In designing a structure that is intended to carry load—be it a building, a storage rack, or a cabinet—tension and compression forces must be taken into account. Tension occurs when an object is pulled by forces from its opposite ends, while compression occurs when it is pushed from one end against a stationary horizontal or vertical platform or from both ends. If not properly dealt with, these forces can cause the structure to collapse.
A structure’s framework consists of many different members, each designated to counter a particular tension or compression force. Columns, for instance, are responsible for equipoising the weight of the whole structure, which is considered a compressive force. Beams and girders, on the other hand, are assigned to deal with tension forces, as they carry load on their side rather than on their ends.
The columns and beams of a building may look the same because they are essentially concrete. If you look into their cross-sections, however, you will see the difference. Some, if not all, columns have box tubes, while beams have either “I” sections or “C” channels. These cores are supported by reinforcement bars. In some cases, when there’s no compression forces expected, they are installed bare or without concrete.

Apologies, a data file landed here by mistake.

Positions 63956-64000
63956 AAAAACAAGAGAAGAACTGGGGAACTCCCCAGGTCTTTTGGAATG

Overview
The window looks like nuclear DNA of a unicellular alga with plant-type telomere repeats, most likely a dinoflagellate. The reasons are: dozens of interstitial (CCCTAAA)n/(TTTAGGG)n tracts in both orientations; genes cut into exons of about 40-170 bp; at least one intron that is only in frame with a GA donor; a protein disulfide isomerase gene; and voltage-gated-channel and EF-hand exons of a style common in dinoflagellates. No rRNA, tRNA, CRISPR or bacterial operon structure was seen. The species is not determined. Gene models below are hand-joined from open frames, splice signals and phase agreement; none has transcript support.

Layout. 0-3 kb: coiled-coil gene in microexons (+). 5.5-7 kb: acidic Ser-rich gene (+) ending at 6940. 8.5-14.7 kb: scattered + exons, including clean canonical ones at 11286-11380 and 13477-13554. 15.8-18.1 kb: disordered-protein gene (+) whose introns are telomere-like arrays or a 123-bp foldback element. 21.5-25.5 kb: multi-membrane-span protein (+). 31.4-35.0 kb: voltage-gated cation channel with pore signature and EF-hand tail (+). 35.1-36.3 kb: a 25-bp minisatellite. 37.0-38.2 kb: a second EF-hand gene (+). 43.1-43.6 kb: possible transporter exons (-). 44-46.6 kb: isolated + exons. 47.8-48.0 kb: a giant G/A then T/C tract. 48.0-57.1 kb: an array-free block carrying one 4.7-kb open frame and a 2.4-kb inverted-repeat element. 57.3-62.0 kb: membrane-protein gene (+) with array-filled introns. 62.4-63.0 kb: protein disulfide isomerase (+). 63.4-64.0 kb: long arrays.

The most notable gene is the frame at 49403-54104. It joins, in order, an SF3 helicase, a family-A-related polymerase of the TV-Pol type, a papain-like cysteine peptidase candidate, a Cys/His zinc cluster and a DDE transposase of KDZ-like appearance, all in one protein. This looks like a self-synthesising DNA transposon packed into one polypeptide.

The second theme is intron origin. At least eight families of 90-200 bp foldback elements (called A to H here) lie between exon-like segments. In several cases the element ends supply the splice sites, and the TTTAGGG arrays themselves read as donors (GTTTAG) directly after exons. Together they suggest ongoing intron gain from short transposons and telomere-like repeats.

Differentiating Box, I, and C Channels
A box or closed-section tube, having no side at risk of buckling due to torsion, is best for columns since it can counter equal weight from all sides. It can be replaced with an “I” section universal column when stability isn’t critical. Conversely, angle bars are perfect for tension members, which is why they are commonly used as beams and girders. If, however, there’s a risk of sagging, angle bars are replaced with channels.
Channels, Tubes, and Angles for Household Furniture
The same structural design principles apply to household furniture, particularly those that are made for carrying weight, such as racks, cabinets, tables, and workstations. If you opt to go DIY, you have to choose the right types of metal pieces to ensure the stability of your furniture. For instance, you can use box tubes for table feet, channels for door slides and stiffeners, and angle bars for cabinet support.
Tubes, channels, and angles are usually available in a wide range materials. If you are looking for a metal that can give your furniture a sophisticated and timeless appeal, consider brass. An alloy of copper and zinc, brass comes with a reddish shade that matches virtually all types of platform material. Also, it is extremely durable and resistant to heat so you can expect it to last for a very long time with minimal upkeep.
Finding high-quality brass channel bars, however, isn’t an easy task. Because it’s very easy to change the amount of copper and zinc in the alloy or to add other unnecessary metals, you can never know the true quality of the brass tubes, bars, and angles that you are buying. This is why it is important to opt for a supplier like Rotax Metals that has established itself as a leader in metal supply across North America for many decades.
C & U Steel Channel – Sizes, Applications & Surface Treatments, steel-sections.com
L (Angle) & C (Channel) beam sections versus an I section, physicsforums.com